Archive for game of life

“a rare blend of monster raving egomania and utter batshit insanity”

Posted in Books, pictures, University life with tags , , , , , , , , , , , , on November 12, 2020 by xi'an

“I don’t object to speculation or radical proposals, even to radical, grandiose speculative proposals; I just want there to be arguments to back them up, reasons to take them seriously. I don’t object to scientists displaying personality in their work, or staking out positions in vigorous opposition to much of the opinion in their field, and engaging in heated debate; I do object to ignoring criticism and claiming credit for commonplaces, especially before popular audiences who won’t pick up on it.”

A recent post by Andrew on Stephen Wolfram’s (mega) egomania led to a much older post by Cosma Shalizi reviewing the perfectly insane 5.57 pounds of a New Kind of Science. An exhilarating review, trashing the pretentious self-celebration of a void paradigm shift advanced by Wolfram and its abyssal lack of academic rigour, showing anew that a book recommended by Bill Gates is not necessarily a great book. (Note that A New Kind of Science is available for free on-line.)

“Let me try to sum up. On the one hand, we have a large number of true but commonplace ideas, especially about how simple rules can lead to complex outcomes, and about the virtues of toy models. On the other hand, we have a large mass of dubious speculations (many of them also unoriginal). We have, finally, a single new result of mathematical importance, which is not actually the author’s. Everything is presented as the inspired fruit of a lonely genius, delivering startling insights in isolation from a blinkered and philistine scientific community.”

When I bought this monstrous book (eons before I started the ‘Og!), I did not get much further into it than the first series of cellular automata screen copies that fill page after page. And quickly if carefully dropped it by my office door in the corridor. Where it stayed for a few days until one of my colleagues most politely asked me if he could borrow it. (This happens all the time: once I have read or given up on a book I do not imagine reopening again, I put it in the coffee room or, for the least recommended books, on the floor by my door and almost invariably whoever is interested will first ask me for permission. Which is very considerate and leads to pleasant discussions on the said books. Only recently did the library set shelves outside its doors for dropping books free for the taking, but even there I sometimes get colleagues wondering [rightly] if I was the one abandoning there a particular book.)

“I am going to keep my copy of A New Kind of Science, sitting on the same shelf as Atlantis in Wisconsin, The Cosmic Forces of Mu, Of Grammatology, and the people who think the golden ratio explains the universe.”

In case the review is not enough to lighten up your day, in these gloomy times, there is a wide collection of them from the 2000’s, although most of the links have turned obsolete. (The Maths Reviews review has not.) As presumably this very post about a eighteen-years-old non-event…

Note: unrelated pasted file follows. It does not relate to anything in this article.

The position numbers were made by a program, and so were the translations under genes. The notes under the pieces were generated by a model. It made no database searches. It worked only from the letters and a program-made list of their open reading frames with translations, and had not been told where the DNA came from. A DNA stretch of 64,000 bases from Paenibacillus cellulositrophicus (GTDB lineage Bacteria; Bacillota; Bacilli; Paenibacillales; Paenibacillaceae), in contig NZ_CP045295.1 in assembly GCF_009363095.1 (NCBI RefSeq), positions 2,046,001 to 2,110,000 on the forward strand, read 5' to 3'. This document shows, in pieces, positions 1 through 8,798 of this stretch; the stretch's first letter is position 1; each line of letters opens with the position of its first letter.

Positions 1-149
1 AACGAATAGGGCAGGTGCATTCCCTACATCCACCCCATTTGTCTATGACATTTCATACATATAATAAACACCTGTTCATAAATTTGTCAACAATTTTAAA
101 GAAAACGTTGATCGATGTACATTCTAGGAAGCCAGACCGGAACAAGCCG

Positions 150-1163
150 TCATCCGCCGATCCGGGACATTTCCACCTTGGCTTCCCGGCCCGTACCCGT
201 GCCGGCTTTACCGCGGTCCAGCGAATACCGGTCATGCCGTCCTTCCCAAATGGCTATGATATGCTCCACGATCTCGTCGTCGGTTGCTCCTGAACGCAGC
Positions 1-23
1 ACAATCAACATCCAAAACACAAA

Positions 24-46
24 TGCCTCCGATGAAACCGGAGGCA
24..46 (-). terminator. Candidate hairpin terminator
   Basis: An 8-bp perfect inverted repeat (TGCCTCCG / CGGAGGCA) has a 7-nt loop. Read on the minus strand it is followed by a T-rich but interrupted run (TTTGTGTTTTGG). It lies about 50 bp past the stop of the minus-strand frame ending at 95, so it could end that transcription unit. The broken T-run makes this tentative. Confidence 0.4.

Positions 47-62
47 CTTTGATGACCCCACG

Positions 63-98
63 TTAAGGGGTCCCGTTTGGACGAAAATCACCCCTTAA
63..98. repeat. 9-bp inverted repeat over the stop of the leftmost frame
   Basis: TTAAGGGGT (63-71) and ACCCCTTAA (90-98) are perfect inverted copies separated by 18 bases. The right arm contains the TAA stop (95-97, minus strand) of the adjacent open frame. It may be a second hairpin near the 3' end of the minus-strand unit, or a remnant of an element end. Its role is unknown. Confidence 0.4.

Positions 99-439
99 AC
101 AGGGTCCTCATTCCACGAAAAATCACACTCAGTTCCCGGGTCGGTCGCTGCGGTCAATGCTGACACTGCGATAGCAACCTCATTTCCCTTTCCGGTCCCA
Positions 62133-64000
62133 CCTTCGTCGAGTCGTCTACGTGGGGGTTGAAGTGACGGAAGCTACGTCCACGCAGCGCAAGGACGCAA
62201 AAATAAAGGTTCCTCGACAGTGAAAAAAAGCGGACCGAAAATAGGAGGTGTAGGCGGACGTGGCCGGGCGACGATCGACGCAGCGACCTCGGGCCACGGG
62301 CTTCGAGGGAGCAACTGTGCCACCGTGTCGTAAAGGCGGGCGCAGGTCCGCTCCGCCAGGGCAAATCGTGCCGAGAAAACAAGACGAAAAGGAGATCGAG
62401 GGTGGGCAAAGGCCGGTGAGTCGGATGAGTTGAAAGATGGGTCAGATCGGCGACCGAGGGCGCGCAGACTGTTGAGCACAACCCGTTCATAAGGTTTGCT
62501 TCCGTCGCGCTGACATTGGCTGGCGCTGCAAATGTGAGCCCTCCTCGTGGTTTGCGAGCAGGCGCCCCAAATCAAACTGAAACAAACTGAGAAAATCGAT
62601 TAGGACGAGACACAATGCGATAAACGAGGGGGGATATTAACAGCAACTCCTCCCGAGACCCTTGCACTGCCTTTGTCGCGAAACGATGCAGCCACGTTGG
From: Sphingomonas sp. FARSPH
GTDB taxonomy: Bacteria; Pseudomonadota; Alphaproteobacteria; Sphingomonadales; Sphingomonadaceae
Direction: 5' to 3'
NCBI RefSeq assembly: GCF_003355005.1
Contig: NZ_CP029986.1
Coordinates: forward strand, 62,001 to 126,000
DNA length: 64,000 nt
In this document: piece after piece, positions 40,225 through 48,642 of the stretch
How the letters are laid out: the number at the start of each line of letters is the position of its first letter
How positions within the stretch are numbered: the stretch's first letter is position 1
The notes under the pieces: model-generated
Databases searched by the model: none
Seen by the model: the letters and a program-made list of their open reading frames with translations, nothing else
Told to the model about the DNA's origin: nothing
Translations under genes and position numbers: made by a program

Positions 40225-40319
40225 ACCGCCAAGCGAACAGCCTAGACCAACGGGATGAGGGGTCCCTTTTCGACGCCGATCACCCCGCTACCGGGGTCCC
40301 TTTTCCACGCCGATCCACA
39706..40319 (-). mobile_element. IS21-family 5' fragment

Covid’s game-of-life

Posted in Books, pictures, Travel, University life with tags , , , , , , , on May 7, 2020 by xi'an

A colleague from Paris Dauphine, Miquel Oliu-Barton made a proposal in Le Monde for an easing of quarantine that sounds somehow like Conway’s game of life. The notion is to define a partition of the country into geographical zones with green versus red labels, representing the absence versus presence of contagious individuals. With weekly updates depending on the observed cases or the absence thereof. While this is a nice construct that can be processed as a game theory problem, I am not so sure that it fits the specific dynamics of the coronavirus, which is not immediately detected while active, hence inducing a loss of efficiency in returning quickly enough to a red status. Not mentioning the unreliability and unavailability of tests at this scale. Or an open society (as opposed to China or Vietnam) where (a) people will resent local lockdown more than they do with global lockdown and (b) mostly operate outside the box for work or family interactions.

Le Monde puzzle [#1141]

Posted in Kids, pictures, R, University life with tags , , , , , , , , on May 4, 2020 by xi'an

The weekly puzzle from Le Monde is in honour of John Conway, who just passed away, ending up his own game of life:

On an 8×8 checker-board, Alice picks n squares as “infected”. She then propagates the disease by having each square with least two infected neighbours to become infected as well. What is the minimal value of n for the entire board to become infected? What if three infected neighbours are required?

A plain brute force R random search for proper starting points led to n=8 (with a un-code-golfed fairly ugly rendering of the neighbourhood relation, I am afraid!) with the following initial position

With three neighbours, an similar simulation failed to return anything below n=35 as for instance:

oops, n=34 when running a little longer:

which makes sense since an upper bound is found by filling one square out of two (32) and adding both empty corners (2). But this upper bound is only considering one step ahead, so is presumably way too large. (And indeed the minimal value is 28, showing that brute force does not always work! Or it may be that forcing the number of live cells to grow at each step is a coding mistake…)